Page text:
Whole Red Snapper

Foodie:  Look!  It’s got little teeth!

Beast:  Of course it’s got teeth.  Why do you think they call it a Red Snapper?

Foodie:  I guess I never thought about it.

One of my favourite things to eat is whole grilled fish.  I didn’t grow up eating it though.  I must have been in my mid-twenties the first time I had a whole fish placed in front of me.  I was with an ex-boyfriend in Sicily and neither of us knew what to do. He certainly didn’t rise to the occasion, so I did for the both of us: I cut off the head, then the tail, split it down the middle and took out the spine along with most of the bones.  I did it all on instinct, maybe primal instinct, and I loved it.  ( I can only imagine the thrill of catching a fish, gutting it, grilling it and then eating it.)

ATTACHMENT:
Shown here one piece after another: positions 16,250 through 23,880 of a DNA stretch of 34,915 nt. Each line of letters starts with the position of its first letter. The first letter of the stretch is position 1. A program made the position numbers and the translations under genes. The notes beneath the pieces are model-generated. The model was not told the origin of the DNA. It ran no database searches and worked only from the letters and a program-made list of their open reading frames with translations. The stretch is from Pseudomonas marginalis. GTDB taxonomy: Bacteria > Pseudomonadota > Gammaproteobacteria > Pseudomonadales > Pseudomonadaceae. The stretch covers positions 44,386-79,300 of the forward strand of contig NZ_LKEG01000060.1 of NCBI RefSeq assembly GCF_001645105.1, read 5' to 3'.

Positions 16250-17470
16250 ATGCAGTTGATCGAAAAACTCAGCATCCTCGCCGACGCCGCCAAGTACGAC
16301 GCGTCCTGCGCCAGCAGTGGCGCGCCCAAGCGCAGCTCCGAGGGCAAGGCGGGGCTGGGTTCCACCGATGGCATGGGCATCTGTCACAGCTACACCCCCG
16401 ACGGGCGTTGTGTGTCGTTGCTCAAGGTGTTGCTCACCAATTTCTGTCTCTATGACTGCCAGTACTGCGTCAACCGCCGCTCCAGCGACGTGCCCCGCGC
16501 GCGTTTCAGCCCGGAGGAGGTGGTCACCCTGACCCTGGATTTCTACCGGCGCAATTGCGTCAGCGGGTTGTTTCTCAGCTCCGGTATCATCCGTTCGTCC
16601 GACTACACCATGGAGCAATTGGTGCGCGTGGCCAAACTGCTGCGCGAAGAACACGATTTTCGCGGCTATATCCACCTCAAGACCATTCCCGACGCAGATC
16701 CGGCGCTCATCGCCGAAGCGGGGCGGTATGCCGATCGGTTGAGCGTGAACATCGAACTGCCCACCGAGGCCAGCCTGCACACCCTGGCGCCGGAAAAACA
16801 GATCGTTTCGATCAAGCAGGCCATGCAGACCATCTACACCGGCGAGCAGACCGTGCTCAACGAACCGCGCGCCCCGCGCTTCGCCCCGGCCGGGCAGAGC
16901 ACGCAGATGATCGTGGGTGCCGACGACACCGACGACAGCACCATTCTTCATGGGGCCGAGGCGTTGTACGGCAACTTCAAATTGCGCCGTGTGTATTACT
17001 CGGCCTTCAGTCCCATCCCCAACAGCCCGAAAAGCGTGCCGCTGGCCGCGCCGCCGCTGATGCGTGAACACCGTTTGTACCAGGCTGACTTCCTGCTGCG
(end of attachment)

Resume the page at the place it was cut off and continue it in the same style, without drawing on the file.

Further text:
Since then, I’ve eaten whole fish just a handful of times (see old Prune post, or Piemonte post) but I’ve never prepared one myself.  So when the Beast and I found ourselves in Whole Foods on Saturday night, (Mom, that’s a super-fancy grocery store chain that’s only recently come to Canada from the States.  You can buy fancy salts, over-priced organic produce, olive oils from around the world, prepared salads and hot things, and meat and fish here), I suggested we take advantage of the opportunity to buy a whole fish from such a reputable seller.   

On Sunday evening,  just before the Beast got home from work, I consulted some cookbooks and figured out how to grill a fish.  How hard could it be?

Beast: Want me to get the barbecue heated up?

Foodie:  Yes please. I’ll follow you up with the food and I’ll start grilling.

Beast (while walking up the stairs and yelling over his shoulder):  Oh no you won’t.  I’ll do the grilling.  You just poor me a glass of gin please.